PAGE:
In 2009, I wrote a piece for BusinessWeek‘s innovation blog that told the tale of a guy based in Chicago who tapped his social network for money to help a friend in trouble. He raised $12,000 overnight, and I wrote a story about how amazing it was that such largesse could be harnessed in such a short period of time and how lovely that such generosity and humanity lurked amid the bits and bytes.
Most people agreed. Then a guy called Mark popped up in the comments section. Mark thought the whole thing was a crock, and that I had done BusinessWeek readers an enormous disservice by not traveling to Chicago to verify that the woman existed and was indeed in need.
I asked a senior editor at the magazine what he thought. I mean, our online department had the budget of a gnat. There was no way I’d have been able to travel from New York to Chicago to verify the story. I knew the guy raising the money pretty well and had quoted him in stories before. I trusted him. And anyway, I wasn’t endorsing the fundraising; I was merely reporting on a new phenomenon enabled by the connective tentacles of the Internet and technology. My excuses stuttered on, and the editor fixed me with a look. “Two words,” he said, tartly. “Bernie Madoff.” And with that, he plunged a dagger into my heart and I relearned the unimaginably important lesson at the heart of all journalism: question everything, and then question it again.
It’s a lesson that came to mind with the revelation that Amina, the Gay Girl in Damascus wasn’t anything of the sort (in fact, she was the invention of an American Man in Scotland.) Amina came to the attention of the world’s media after “she” wrote a blog post back in April. In My Father the Hero, she outlined the story of how her father had shamed some thugs who came to their house in the middle of the night to arrest her. The story was raw, powerful and emotional. I cried when I read it, and promptly sent on the link via Twitter, with, I might add, a disclaimer: “No idea if it’s true.”
And, indeed, it turns out the story wasn’t true. After stories about Amina’s situation were featured in the world’s press, it turns out that she was the invention of one Tom MacMaster, a man who says he was raising real issues and meant no harm. (Note: the blog itself has now been closed.) Now many people are furious about being misled. Some in Syria are incandescent with rage that they put their own lives at risk for an idiot with a vivid imagination and a laptop.
Ethan Zuckerman, founder of Global Voices, writes a thoughtful take on the real issues at stake here. Not least, he writes, that MacMaster’s duplicity serves as “a caution to all news outlets that seek to use citizen voices to tell stories in the future. That’s a serious problem.” That’s for sure. MacMaster may not have wreaked the financial havoc of Bernie Madoff, but he’s unwittingly outlined the challenge of verification and identification that faces media companies and journalists looking to use the platform of the Internet to cover global news stories in a timely, useful and accurate manner.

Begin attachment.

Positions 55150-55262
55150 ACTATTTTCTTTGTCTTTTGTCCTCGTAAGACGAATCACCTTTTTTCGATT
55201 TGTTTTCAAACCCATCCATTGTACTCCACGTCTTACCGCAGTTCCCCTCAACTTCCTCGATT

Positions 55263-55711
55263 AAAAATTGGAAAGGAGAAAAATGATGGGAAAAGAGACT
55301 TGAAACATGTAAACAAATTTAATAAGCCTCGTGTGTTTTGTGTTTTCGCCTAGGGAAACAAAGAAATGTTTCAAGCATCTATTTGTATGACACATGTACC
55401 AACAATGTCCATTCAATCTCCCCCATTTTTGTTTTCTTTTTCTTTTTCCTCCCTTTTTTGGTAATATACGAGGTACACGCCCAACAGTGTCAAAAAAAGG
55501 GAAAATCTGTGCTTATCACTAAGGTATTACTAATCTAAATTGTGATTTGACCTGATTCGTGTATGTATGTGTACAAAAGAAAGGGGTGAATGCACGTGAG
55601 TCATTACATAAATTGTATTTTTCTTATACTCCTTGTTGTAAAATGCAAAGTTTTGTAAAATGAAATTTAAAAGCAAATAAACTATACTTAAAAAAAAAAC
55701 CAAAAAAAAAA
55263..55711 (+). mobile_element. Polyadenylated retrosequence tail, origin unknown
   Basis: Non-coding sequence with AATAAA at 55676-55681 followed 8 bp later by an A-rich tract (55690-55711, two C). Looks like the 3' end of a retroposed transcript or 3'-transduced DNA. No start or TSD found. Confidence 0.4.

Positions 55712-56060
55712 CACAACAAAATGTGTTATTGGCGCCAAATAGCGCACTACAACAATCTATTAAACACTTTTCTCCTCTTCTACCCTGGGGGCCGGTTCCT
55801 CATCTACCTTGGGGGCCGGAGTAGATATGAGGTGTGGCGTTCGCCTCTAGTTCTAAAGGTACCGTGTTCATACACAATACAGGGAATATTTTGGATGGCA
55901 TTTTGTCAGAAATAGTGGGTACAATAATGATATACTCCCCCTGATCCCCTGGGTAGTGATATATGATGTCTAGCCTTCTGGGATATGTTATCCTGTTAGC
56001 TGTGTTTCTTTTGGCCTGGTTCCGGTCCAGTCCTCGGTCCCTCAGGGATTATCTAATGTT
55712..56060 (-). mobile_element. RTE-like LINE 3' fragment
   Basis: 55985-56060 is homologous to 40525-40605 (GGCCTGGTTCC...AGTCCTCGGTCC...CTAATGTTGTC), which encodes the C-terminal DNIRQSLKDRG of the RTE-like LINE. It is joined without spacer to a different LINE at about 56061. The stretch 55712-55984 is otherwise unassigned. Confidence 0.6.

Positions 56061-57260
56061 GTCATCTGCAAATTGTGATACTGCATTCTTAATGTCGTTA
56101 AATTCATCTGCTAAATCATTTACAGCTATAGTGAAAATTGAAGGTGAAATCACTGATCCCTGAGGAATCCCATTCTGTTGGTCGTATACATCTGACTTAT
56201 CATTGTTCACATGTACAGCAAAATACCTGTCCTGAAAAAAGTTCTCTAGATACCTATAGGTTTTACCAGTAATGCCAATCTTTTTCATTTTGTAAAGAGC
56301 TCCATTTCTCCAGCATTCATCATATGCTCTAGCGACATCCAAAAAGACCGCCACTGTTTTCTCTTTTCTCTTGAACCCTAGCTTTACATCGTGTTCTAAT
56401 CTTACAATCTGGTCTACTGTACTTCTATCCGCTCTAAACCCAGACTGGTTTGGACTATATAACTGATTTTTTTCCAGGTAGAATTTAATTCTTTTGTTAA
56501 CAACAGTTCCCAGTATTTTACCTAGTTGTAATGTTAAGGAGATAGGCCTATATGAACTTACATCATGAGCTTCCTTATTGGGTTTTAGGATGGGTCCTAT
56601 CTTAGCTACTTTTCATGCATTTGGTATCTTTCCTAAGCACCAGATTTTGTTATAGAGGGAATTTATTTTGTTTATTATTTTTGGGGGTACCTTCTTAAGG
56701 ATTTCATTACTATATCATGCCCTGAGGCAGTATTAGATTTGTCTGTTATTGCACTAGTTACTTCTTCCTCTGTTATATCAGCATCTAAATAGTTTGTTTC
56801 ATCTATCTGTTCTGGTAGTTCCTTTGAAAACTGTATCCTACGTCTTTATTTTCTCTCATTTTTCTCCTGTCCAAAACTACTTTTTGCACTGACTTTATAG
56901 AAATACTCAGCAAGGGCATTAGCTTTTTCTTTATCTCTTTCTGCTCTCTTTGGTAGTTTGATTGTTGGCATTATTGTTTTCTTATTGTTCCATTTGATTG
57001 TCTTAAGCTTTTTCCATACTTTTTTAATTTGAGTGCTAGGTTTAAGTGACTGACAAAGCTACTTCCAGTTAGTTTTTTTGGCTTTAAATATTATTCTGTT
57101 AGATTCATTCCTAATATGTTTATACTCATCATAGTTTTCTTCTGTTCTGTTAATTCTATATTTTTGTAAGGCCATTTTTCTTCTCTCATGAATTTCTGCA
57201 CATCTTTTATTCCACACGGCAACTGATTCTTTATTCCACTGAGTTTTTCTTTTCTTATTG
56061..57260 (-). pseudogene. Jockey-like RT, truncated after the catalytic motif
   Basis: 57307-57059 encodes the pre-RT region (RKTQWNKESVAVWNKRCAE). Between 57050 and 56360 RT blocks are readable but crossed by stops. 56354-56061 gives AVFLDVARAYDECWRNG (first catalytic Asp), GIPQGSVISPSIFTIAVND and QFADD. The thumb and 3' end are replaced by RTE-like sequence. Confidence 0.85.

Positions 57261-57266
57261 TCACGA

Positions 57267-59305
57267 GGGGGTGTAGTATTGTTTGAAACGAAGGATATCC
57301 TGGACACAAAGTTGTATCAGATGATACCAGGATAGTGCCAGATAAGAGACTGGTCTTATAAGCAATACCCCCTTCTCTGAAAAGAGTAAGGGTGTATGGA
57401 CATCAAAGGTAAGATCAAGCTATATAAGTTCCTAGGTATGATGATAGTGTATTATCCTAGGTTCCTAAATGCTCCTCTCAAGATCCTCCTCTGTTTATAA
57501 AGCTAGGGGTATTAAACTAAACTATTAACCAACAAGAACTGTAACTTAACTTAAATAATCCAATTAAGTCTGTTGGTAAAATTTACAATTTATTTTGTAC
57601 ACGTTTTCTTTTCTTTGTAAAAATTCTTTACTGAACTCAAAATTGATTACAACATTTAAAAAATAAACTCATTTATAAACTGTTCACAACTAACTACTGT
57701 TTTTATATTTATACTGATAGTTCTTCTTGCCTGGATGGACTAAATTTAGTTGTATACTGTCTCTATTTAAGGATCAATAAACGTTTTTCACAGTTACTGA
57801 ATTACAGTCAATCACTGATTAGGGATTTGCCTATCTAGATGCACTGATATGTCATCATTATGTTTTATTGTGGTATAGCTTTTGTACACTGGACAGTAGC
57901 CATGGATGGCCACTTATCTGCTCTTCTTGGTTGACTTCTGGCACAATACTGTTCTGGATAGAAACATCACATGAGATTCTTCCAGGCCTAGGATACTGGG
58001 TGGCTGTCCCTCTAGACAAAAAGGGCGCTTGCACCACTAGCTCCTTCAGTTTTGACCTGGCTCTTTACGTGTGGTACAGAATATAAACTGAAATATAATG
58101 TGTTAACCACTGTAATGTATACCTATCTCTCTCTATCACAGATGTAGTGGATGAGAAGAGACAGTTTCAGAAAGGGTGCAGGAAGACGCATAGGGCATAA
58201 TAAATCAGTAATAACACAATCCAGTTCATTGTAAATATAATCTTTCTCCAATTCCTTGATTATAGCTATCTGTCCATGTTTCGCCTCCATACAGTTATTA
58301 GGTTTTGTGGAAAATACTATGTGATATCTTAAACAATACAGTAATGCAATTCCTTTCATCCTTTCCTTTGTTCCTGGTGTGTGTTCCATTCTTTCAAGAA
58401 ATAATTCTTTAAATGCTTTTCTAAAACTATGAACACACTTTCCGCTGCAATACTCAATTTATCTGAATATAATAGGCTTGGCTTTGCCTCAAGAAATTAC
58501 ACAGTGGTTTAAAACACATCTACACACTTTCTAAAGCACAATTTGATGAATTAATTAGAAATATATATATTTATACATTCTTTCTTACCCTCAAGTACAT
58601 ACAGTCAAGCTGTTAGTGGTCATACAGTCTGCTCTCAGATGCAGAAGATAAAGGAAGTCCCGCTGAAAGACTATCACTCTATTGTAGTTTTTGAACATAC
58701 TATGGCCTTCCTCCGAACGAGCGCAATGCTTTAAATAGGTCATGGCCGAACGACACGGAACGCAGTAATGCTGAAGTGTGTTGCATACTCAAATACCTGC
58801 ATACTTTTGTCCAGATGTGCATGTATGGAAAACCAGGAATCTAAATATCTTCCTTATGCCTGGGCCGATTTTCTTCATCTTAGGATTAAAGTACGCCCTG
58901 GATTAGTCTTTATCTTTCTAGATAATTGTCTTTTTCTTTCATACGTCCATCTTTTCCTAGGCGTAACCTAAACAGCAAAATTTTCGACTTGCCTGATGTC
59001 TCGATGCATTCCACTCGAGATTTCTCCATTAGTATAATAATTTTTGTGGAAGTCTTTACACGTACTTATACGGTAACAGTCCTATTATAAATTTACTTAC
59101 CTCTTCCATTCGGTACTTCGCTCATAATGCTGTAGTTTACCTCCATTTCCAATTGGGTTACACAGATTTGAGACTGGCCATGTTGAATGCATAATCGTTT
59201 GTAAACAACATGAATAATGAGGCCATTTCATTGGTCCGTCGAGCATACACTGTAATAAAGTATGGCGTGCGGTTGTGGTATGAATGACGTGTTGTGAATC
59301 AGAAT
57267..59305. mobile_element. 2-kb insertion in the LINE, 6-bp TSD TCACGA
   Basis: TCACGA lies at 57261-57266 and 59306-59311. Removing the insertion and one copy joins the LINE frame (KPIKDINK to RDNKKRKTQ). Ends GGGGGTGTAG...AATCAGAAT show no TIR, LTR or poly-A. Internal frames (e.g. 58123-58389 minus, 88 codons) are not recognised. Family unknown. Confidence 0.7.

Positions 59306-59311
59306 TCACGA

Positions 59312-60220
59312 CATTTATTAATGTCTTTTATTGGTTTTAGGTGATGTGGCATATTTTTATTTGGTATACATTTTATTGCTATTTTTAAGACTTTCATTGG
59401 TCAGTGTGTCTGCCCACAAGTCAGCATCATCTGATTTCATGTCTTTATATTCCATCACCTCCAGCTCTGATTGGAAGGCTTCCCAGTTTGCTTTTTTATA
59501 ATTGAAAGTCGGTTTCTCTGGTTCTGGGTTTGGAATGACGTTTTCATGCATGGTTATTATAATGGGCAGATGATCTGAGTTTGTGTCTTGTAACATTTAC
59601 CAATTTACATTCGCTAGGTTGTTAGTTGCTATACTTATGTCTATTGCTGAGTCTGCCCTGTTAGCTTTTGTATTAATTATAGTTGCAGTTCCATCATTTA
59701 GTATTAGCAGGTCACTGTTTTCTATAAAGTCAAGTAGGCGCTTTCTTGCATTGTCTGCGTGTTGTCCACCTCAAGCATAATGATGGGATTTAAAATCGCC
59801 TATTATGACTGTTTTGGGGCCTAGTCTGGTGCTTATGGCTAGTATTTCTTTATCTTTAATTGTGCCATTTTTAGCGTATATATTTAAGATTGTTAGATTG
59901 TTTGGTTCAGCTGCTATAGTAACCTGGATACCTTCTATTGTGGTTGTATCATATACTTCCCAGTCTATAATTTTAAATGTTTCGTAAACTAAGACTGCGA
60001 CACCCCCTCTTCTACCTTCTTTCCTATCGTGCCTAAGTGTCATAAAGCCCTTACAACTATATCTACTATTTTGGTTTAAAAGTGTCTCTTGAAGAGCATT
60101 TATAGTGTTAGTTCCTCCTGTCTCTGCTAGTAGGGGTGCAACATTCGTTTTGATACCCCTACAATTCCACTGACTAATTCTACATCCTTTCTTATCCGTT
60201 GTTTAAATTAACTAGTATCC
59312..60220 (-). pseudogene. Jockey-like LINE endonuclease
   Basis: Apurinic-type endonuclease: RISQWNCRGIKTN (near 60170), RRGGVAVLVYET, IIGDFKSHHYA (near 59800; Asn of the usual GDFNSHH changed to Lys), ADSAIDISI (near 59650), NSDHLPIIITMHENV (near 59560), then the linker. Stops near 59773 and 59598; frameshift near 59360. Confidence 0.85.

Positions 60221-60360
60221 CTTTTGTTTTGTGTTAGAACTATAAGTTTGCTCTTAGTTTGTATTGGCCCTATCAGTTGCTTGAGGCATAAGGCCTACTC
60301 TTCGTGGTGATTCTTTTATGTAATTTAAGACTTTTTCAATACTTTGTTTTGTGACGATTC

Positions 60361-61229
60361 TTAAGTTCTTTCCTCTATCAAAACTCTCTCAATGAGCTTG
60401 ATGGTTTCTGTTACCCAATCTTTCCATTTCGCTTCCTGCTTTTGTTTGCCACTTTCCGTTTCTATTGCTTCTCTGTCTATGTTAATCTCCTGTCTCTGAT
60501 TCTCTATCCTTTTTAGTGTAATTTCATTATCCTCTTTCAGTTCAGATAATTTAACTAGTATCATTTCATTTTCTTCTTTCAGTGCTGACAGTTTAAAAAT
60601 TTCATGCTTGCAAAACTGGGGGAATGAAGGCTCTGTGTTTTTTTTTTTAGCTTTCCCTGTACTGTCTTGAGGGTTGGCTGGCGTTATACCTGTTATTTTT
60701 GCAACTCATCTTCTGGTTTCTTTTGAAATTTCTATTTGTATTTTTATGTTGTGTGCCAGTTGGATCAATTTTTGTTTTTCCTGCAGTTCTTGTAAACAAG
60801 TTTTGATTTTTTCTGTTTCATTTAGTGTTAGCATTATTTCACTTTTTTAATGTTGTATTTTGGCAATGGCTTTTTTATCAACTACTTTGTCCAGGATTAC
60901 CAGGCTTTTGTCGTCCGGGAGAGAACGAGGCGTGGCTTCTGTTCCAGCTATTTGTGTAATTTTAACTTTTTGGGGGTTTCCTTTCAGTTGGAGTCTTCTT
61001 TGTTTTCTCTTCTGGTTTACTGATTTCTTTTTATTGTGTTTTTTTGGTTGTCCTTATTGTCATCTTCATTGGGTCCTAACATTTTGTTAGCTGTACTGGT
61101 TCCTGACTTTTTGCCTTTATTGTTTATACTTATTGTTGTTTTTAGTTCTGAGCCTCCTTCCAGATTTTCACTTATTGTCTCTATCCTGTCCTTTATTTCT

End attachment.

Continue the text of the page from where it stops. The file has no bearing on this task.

As it stands, news systems using the Internet are at very real risk of being duped by schemers building their very own Ponzi schemes of manipulation and misinformation. And while some organizations, such as the BBC, have extensive policies in place for vetting information coming from social media, it’s clear that the entire platform can get shaky, fast. We imagine the system is built according to our own personal moral code; it’s worth remembering that it’s really not.
The digital age has afforded an astonishing disruption of the news industry. New formats and connectivity have upended what used to be a fairly well understood process of gathering and disseminating news. We’ve all become used to getting instant reports and insights from those on the scene at the time. It’s super exciting to witness the various experiments underway, not to mention painful to witness the inept responses of so many of the incumbent players. Yet as consumers and producers, we’ve become steadily less attuned to judging whether something is fact or fiction, news or opinion. This isn’t merely an abstract issue. On the contrary, it’s too meaningful to allow simply to shake out in the grand scheme of things.
Most often, I write about design. One of my pet peeves is that designers rarely seem able to articulate their value to non-designers. It strikes me now that this is true of journalists too. Journalists (and publishers) have been appallingly bad at explaining why there’s such a process to what they do (or even that there is one.) Instead, they have systematically undermined their own behaviors and fundamental practices in order to try and compete in the new environment. Yet too often, they choose to compete in the most defensive manner imaginable. Too often, online operations of the mainstream press are viewed as the Junior Varsity version of the print-based mother ship, with blogs or Twitter feeds seen less as the front lines of reporting and more as repositories for the breadcrumbs of print stories. Meanwhile, the economics of the new world remain entirely uncertain even as the business model of the old one teeters.
Yet one thing is clear. Both as producers and consumers, we all need to remember to be hypercritical in our thinking and reading and aware that the new sources and resources available are as unsettling as they are exciting. Amina the Straight Man is a timely reminder and a warning of the potential Ponzi scheme that lies directly beneath our fingertips. And these days, we clearly can’t rely on journalists to question everything for us; we must all remember to do the same.